A P R I L 2 0 1 8
On a festive day when I was three I found a lavender egg beneath a tree. It was Easter and the air was full of morning and the sun was shining, little children were running about, and then all of a sudden something happened, something that’s actually the first memory of my life.
I saw (and in that moment everything became quiet, at least in my memory it was quiet) I saw a glint of lavender in the leaves beneath a tree — a lavender egg half-covered by brown leaves nestled in the bosom roots of a tree that went way up into the sky.
It was so quiet, though the children were squealing in the front yard, and in the silence my small hand reached out, and I knew, I felt, something magical was happening, something intensely beautiful was being born from the dark beneath the leaves out of where the tree grew and the darkness down there began.
I took the egg into my fingers and touched its perfect seamless shape. Egg. Lavender egg. I held it to my cheek. It was as smooth as my cheek, its touch so tender and smooth, so secret and whole. I placed the egg into my basket, on the green grass inside my basket and it remains there now in my memory, lavender on a green nest, and the memory of my little selfless self contemplating it remains there too, and the quiet beneath the soaring tree remains, still there in my memory with the lavender egg.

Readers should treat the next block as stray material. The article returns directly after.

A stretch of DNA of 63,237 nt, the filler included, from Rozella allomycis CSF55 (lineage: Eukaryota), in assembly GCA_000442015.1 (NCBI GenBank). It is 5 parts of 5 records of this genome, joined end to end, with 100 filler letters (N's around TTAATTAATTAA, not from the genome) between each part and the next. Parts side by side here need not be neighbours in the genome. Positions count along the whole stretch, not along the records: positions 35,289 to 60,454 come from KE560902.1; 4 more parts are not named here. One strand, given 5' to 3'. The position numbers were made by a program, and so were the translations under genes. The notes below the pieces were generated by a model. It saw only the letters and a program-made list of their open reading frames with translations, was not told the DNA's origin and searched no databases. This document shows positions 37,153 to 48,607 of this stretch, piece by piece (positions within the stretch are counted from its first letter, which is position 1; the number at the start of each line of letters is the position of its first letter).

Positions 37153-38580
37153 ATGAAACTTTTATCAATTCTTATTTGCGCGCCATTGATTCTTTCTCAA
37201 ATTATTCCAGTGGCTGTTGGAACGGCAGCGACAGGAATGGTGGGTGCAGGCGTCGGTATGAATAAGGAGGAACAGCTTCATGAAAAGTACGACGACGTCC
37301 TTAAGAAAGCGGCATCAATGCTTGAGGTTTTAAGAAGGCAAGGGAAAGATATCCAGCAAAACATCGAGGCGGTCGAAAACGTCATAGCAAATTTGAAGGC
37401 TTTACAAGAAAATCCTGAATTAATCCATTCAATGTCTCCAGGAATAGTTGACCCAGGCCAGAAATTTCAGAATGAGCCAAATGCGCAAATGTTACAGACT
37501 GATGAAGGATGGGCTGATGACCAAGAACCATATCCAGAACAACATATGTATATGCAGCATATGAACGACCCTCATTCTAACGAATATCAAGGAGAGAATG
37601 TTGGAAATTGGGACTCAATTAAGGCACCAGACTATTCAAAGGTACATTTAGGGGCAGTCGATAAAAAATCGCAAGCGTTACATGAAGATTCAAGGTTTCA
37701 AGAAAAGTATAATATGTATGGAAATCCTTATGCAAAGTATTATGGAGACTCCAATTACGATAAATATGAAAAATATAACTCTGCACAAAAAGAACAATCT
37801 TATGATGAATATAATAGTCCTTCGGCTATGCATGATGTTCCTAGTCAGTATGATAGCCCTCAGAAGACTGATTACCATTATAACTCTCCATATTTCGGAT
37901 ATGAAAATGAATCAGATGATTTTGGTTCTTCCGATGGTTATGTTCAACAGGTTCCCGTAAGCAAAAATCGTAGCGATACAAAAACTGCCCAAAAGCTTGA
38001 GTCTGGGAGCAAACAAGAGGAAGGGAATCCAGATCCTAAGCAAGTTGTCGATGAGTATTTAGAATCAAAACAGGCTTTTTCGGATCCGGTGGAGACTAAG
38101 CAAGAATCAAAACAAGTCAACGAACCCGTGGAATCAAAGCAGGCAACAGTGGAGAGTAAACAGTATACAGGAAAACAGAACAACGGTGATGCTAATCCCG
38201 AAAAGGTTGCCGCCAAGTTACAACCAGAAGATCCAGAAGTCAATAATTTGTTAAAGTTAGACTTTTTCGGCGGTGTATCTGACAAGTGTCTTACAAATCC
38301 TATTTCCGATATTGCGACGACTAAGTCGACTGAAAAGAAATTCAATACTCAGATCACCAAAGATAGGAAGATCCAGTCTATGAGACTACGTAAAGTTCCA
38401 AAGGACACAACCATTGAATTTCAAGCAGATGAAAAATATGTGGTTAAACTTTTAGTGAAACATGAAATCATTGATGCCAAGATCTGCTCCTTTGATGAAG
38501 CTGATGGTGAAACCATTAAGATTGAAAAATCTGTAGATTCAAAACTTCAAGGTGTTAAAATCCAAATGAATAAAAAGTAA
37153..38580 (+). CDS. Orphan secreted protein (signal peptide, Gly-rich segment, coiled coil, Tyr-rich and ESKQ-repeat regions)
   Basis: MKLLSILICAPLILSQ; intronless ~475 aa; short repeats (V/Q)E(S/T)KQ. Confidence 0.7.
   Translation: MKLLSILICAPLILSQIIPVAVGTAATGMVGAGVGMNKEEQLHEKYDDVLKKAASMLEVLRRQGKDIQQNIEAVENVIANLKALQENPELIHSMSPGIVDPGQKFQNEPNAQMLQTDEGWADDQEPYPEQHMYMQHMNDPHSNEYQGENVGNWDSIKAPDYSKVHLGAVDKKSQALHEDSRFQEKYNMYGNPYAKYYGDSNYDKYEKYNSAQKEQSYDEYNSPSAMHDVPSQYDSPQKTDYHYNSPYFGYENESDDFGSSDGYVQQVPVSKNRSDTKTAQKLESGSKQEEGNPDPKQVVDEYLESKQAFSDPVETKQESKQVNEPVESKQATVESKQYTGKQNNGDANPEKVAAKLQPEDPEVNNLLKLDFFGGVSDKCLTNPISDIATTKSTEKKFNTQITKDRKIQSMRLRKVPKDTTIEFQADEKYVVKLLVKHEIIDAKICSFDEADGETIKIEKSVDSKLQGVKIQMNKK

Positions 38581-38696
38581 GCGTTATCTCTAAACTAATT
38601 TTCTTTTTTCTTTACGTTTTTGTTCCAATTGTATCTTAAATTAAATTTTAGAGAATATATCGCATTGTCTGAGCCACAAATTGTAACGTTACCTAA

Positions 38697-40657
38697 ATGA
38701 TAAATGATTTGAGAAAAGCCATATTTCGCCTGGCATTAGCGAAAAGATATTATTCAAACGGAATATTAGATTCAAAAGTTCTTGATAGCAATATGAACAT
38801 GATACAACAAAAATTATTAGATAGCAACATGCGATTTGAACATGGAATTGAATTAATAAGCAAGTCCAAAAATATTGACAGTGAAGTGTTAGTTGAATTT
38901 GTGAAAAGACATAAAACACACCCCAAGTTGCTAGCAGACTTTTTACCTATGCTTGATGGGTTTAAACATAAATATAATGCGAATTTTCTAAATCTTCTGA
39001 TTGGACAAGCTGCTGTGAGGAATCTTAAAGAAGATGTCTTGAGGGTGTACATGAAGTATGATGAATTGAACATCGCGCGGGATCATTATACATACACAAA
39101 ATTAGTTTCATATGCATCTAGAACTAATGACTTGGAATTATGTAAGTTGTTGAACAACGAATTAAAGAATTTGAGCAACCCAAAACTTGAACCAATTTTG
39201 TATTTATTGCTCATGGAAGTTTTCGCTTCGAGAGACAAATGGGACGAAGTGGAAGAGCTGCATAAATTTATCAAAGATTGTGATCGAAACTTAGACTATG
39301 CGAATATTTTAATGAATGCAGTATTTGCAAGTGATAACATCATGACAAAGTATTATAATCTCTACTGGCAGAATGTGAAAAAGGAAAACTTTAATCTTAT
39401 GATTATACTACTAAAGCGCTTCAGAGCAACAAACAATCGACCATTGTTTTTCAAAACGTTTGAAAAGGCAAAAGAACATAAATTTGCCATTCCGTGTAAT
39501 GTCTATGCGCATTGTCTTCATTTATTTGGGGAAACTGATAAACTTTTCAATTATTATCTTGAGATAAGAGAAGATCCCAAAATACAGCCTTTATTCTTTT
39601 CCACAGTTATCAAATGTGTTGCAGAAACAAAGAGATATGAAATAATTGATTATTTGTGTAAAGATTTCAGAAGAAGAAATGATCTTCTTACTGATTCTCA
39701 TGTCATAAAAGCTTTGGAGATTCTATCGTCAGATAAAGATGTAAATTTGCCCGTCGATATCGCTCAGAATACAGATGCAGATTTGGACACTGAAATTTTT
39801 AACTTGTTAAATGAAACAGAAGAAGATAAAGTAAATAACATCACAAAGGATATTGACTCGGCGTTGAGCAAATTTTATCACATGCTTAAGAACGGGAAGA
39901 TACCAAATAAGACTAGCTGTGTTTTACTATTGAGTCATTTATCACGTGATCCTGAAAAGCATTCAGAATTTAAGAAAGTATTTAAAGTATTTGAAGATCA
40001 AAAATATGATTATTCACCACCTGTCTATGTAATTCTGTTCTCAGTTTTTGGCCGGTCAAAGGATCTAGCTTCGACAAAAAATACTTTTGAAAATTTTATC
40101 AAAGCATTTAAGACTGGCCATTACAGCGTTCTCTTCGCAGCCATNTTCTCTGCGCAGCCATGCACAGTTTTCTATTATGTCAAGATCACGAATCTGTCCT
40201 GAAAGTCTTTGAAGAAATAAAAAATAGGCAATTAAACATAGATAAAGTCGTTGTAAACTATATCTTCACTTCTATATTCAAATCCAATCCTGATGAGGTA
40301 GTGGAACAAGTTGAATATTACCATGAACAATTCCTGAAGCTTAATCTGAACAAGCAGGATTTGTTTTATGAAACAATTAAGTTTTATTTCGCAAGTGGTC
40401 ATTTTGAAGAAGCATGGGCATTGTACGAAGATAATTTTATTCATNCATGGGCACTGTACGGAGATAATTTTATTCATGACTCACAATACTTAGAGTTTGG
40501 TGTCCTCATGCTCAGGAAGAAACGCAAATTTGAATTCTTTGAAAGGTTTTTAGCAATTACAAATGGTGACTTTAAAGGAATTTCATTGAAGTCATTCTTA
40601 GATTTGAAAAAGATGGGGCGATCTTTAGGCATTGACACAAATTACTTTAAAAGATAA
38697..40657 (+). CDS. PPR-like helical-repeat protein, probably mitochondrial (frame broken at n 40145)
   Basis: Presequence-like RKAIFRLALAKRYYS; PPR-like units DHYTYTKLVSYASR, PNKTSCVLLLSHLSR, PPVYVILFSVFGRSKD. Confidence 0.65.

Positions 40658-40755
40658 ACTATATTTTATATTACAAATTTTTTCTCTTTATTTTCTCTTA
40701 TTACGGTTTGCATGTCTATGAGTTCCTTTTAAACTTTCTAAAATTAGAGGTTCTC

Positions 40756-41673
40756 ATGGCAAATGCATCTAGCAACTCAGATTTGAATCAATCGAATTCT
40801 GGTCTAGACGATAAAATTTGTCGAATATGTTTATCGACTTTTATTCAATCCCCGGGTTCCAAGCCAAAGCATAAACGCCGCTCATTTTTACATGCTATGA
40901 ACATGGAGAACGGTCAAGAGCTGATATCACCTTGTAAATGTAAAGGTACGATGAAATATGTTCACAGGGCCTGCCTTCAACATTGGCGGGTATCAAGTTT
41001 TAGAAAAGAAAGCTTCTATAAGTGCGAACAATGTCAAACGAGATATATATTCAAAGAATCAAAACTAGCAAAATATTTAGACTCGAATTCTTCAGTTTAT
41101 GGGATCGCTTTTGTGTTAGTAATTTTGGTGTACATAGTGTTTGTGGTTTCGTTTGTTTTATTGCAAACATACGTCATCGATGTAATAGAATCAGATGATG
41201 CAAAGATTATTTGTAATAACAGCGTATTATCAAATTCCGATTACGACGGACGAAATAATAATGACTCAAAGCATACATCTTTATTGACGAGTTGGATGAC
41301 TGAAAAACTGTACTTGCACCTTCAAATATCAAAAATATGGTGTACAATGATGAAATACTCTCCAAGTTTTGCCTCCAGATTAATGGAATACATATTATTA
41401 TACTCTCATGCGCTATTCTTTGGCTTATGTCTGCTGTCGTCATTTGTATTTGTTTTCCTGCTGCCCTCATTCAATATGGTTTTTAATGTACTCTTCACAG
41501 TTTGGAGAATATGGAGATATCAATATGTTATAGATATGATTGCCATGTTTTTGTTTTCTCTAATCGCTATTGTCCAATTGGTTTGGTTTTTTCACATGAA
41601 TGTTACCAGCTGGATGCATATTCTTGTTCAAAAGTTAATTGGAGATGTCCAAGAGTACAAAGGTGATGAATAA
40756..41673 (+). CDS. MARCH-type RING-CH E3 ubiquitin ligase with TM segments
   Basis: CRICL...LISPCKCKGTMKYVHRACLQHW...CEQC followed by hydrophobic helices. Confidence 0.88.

Now seventy years have passed from that moment to this and it is Easter again and I know more, I know that Jesus made Easter by dying on a tree like the countless trillions of leaves that die and sail down between the trees and crumble into dirt and into the dark of the ground, and that the wetness of rain draws them down to the roots where they wait like Jesus until Easter comes and a little boy no bigger than that sees a glint of lavender appearing from the dark, from the fecund dark, from Jesus’ cave, resurrecting into the little boy’s hand, touching smooth against his cheek like a kiss from his mother.